DINBURGH, the capital of Scotland, occupies a picturesque but somewhat inconvenient situation on a cluster of eminences, at the distance of a mile and a half south from the Firth of Forthan arm of the sea, which is here
about six miles in breadth. The town has extended almost to the shore of the Firth, and has thus formed a connexion with Leith, the ancient port, Newhaven, a fishing village, and Granton, a modern and rising steamboat station. The country around Edinburgh is a happy blending of hill and plain. Closely adjoining, on the south-east, rise Arthur's Seat and Salisbury Crags; at the distance of three miles to the south-west is the range of the Pentland Hills; and within a mile on the north-west is the richly-wooded Corstorphine Hill. The rest of the neighbourhood consists of fine fertile fields, well cultivated, and ornamented with gardens and villas.
Twelve hundred years ago, Edwin, a king of Northumbria (to which this part of Scotland was then attached), built a fort on the rocky height on which the castle now stands, and hence arose the name Edwinsburgh, or EDINBURGH. In the Celtic language the name of the city is DUNEDIN, signifying the Hill of Edwin. From the castle, a town gradually extended on the top and sides of the ridge, which slopes downwards towards the east. Originally, and for several centuries, the city was confined entirely to this ridge or hill; and at this early period it was nearly surrounded by the waters of a lake. To add to this means of defence, it was environed by walls, of which some few relics, of different eras, still exist. Edinburgh was, therefore, at one time a fortified town, reposing under the shelter of the castle at its western extremity. This, however, did not protect it from aggression. In May 1544, it was attacked by an English army under the Earl of Hertford, who was despatched by Henry VIII. to ravage Scotland, in revenge for the Scots having refused to allow their young queen (Mary) to be allied to his son (Edward VI.) On this occasion Leith, with part of Edinburgh, was burnt; but the attempt to take or injure the castle was unsuccessful. 'In point of fact, the castle was never captured by absolute assault; but it surrendered, after a siege, on several occasions. The last time it was invested by an army was on the occasion of the city falling into the hands of the Highland army under Prince Charles Stuart in 1745;- but this force it successfully resisted. Since that period, now upwards of a century ago, its guns have happily not been fired except for military salutes.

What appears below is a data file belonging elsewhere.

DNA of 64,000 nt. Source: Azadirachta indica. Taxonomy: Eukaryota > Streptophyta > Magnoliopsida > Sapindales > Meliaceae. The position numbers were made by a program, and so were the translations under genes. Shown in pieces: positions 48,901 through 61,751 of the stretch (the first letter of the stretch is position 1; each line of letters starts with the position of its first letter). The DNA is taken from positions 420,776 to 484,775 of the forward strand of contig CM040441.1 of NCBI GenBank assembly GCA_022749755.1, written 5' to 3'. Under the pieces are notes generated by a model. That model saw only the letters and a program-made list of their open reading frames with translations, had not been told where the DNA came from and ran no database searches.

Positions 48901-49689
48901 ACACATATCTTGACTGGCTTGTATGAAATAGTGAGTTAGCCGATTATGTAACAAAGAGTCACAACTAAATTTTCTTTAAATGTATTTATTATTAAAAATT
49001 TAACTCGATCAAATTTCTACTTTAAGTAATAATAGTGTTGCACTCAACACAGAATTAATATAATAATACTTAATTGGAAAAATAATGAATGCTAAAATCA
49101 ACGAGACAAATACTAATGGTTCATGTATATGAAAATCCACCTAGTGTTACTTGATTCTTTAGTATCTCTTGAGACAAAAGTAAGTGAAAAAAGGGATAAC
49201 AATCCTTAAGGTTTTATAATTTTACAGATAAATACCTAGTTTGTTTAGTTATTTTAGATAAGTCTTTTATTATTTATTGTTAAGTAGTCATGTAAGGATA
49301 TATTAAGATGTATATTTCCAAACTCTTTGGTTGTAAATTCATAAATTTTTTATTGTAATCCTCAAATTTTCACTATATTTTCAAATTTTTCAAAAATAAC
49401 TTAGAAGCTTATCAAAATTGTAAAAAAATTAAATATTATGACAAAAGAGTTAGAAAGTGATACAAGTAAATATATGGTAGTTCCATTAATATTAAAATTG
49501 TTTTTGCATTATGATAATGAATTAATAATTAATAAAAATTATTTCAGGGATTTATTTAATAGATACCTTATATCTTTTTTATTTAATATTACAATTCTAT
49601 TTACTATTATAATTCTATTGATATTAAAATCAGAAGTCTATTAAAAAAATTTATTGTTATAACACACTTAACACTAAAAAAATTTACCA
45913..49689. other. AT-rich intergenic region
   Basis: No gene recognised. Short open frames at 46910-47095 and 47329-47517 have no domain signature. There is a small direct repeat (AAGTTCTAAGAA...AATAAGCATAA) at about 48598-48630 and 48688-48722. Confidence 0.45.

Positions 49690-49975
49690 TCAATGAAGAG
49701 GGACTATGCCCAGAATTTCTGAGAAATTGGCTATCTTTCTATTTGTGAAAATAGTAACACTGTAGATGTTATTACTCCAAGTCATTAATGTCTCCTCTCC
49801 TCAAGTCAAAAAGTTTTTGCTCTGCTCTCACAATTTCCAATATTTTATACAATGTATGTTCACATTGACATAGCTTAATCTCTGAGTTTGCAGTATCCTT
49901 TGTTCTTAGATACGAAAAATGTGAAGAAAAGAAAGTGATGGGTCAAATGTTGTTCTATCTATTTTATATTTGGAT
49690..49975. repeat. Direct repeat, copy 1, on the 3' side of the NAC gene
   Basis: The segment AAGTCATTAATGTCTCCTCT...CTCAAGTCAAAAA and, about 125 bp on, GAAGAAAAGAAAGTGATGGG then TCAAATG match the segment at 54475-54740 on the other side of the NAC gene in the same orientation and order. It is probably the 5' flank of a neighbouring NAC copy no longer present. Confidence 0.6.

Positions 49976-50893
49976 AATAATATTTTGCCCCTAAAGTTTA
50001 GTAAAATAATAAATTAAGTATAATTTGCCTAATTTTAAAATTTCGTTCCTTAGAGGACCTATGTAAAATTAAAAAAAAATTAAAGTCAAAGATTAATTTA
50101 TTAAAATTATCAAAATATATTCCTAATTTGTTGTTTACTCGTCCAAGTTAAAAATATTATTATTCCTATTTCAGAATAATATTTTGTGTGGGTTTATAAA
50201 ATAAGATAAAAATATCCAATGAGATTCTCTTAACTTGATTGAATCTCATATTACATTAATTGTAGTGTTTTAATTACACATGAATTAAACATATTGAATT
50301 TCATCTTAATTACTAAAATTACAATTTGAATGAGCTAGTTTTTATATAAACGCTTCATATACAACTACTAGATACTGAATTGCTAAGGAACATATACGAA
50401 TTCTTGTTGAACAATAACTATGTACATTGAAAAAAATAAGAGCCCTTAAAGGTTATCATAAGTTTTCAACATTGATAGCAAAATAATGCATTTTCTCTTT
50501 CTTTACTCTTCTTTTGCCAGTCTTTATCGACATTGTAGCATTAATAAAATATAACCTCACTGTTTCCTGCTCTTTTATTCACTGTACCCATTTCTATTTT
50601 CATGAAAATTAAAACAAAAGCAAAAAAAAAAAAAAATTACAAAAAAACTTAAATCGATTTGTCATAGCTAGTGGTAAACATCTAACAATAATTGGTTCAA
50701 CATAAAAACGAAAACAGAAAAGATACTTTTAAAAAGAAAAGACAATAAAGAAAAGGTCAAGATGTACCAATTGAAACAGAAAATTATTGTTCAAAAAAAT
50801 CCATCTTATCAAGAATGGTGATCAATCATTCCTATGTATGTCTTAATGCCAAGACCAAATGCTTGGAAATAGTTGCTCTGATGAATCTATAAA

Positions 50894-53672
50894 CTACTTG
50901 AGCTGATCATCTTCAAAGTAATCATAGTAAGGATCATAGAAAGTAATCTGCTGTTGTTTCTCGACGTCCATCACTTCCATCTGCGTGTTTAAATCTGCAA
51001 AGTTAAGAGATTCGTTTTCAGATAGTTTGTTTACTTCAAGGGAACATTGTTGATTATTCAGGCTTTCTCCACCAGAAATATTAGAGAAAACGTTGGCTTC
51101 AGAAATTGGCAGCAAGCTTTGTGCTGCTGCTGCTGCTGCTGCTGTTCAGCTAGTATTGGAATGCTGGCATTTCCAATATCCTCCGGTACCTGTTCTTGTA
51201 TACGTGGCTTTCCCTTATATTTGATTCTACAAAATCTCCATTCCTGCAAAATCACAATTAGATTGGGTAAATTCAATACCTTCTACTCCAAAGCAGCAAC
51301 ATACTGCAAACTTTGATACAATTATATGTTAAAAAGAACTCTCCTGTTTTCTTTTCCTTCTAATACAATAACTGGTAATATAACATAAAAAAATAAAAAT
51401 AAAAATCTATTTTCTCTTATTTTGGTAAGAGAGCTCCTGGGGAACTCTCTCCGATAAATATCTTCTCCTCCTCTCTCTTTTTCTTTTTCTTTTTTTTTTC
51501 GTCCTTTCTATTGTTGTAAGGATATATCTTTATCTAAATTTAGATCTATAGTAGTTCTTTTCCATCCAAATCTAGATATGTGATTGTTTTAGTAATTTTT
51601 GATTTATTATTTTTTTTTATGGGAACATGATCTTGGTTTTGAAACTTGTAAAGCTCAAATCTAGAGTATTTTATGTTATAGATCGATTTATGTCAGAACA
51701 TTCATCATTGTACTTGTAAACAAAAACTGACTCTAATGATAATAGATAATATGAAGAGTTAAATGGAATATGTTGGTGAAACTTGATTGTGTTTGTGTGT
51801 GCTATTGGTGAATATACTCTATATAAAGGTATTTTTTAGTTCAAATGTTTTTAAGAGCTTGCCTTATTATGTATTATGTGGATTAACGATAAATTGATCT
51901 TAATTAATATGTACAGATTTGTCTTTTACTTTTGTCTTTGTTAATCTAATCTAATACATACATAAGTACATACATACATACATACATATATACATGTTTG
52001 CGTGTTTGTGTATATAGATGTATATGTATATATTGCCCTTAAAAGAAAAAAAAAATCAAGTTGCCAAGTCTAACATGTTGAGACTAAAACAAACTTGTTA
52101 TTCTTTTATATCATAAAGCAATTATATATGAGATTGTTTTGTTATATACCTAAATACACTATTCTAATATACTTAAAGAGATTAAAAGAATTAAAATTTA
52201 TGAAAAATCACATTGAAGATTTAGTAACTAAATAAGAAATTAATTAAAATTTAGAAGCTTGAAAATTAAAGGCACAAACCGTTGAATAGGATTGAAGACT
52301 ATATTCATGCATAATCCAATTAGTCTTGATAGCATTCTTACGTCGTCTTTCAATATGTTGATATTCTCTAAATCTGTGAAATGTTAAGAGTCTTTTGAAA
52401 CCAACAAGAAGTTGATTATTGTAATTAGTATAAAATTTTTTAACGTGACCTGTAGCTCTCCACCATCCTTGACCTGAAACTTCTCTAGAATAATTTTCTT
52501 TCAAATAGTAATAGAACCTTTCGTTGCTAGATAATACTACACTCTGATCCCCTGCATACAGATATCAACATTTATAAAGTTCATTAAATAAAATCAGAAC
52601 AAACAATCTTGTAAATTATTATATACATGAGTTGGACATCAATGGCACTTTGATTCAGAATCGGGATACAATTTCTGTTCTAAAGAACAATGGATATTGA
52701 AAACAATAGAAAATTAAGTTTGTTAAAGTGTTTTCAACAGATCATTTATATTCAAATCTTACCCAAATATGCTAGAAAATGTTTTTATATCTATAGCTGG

In the twelfth century, David I., a pious and munificent Scottish monarch, founded the abbey of Holyrood, in the low ground eastward from the city; he at the same time empowered the monks or canons of this religious house to found a burgh in a westerly direction up the slope towards Edinburgh; and thus was built the CANONGATE, a suburb now in intimate union with the city—the whole apparently forming one town. In connexion with Holyrood there also sprung up a royal palace, which became a favourite place of residence of the Scottish sovereigns. Not, however, until the era of the murder of James I. at Perth, in 1436-7, did Edinburgh become the distinctly recognised capital of the kingdom. Neither Perth nor Scone, Stirling nor Dunfermline, being able to offer security to royalty against the designs of the nobility, Edinburgh and its castle were thence selected as the only places of safety for the royal household, for the sittings of parliament, for the mint, and the functionaries of government. Rising into importance as some other places sunk, Edinburgh became densely crowded with population; and hampered by surrounding walls, within which it was thought necessary to keep, for the sake of protection, its houses rose to a great height. Excepting the single open street extending from the castle to Holyrood, every morsel of ground was covered with houses, forming thickly-packed closes or alleys, descending on each side from the central thoroughfare. Thus originated those lofty edifices which usually surprise strangers. In front, towards the High Street, they range from five to seven storeys; but behind, towards the sloping fanks of the hill, they are considerably higher, and rising one above another, produce an exceedingly picturesque effect.